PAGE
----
And if we ever get a sunny day, I may get some better pictures. We haven’t had a bright day in more than a week.

Author: Marilyn Armstrong

Writer, photography, blogger. Previously, technical writer. I am retired and delighted to be so. May I live long and write frequently.

21 thoughts on “ALL ABOUT CHRISTMAS CACTI – Marilyn Armstrong”

    1. Just make sure it gets natural light and only water it when it is completely dry. Also, remember, they have their own schedule, so you may get your flowers in July or February πŸ˜€

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  1. All good advice! Mine are putting on new leaves at the moment – they flowered early spring ( July).
    Hopefully we’ll get another bloom end of our Summer – we have NO problem letting them dry out completely, they are outside in smallish pots and they can be bone dry inside of a day!

    Hope you get some more Sun soon!

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      1. Hmmmmm… 18 inches? We haven’t even had that many MILLI-metres in Nov – and this has been the wettest year we have had for a long time!

        I suspect you have not seen the worst yet and i’m not hopeful that our Summer will be as mild as our Winter has been….. far from it. 😦

        Chin up!

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          1. A-men! πŸ˜‰

            Once the permafrost reaches tipping point and the oceans release more stored CO two it won’t be up to our chins – it’ll be up to the tree tops.

            You should be safe-ish in the mountains. If you had coastal property i’d strongly recommend a SELL. πŸ˜‰

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  2. Oh gosh. Mine is hanging in a bright window where we are all the time. Most of our house is that way. It is dry and watered occasionally. It had one bloom last year when it was in the entry way maybe I need to move it back.

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  3. Do tell me more about your organ, Marilyn. My father used to have an organ in the basement when I was a little kid. I think it was a pump organ that he had hopes of repairing at some point. Later we went through a series of electronic organs until he finally got his pipe organ. The pipe organ would hit you right in the chest it was so powerful and what a sound.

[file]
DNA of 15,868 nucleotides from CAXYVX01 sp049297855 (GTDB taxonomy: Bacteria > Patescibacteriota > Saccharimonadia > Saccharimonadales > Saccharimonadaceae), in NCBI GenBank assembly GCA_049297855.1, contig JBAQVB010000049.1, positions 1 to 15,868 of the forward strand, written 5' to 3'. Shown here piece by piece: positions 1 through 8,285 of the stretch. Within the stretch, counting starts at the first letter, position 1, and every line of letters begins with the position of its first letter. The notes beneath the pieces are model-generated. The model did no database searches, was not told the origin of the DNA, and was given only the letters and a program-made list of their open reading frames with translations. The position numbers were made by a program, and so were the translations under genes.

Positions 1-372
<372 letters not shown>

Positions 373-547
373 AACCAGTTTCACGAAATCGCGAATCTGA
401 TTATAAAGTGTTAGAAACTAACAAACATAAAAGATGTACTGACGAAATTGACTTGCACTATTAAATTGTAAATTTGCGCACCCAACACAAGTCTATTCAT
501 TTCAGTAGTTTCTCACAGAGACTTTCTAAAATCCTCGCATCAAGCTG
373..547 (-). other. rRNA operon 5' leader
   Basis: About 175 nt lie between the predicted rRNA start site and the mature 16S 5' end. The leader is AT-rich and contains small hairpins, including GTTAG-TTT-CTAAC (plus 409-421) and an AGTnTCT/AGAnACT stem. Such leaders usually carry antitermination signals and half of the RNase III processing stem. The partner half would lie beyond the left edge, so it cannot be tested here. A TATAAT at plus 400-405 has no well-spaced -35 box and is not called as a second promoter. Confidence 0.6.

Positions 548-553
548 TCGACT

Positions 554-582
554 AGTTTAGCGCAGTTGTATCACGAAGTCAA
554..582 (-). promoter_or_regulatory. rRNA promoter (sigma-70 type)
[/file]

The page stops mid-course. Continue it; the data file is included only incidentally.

Leslie

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    1. This one is just old and was never properly cared for. I got it from someone who has MS and needed it to have a home because she couldn’t give it away, so I wound up owning it. I can’t get rid of it either. It’s at least 30 years old and probably so full of dust and crud … and you can’t even read the number or letter on the keys. they’ve worn off!

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  4. How interesting. I agree about keeping them dry. Here in California the current wisdom is to put your Christmas Cactus in a dark place 2 weeks before you want it to bloom. It will force buds and bloom as soon as it comes back into the light. The more I ignore mine the more thy bloom. πŸ€·πŸΌβ€β™€οΈ

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    1. I’ve heard that too, but I think that’s desperation if it has been in a room where the lights are used at night. Our dining room is pretty much lighted by a window, so it isn’t usually necessary. But yeah. I can see that as a final desperate resort πŸ™‚ Not everyone has a room that is lighted only by window light.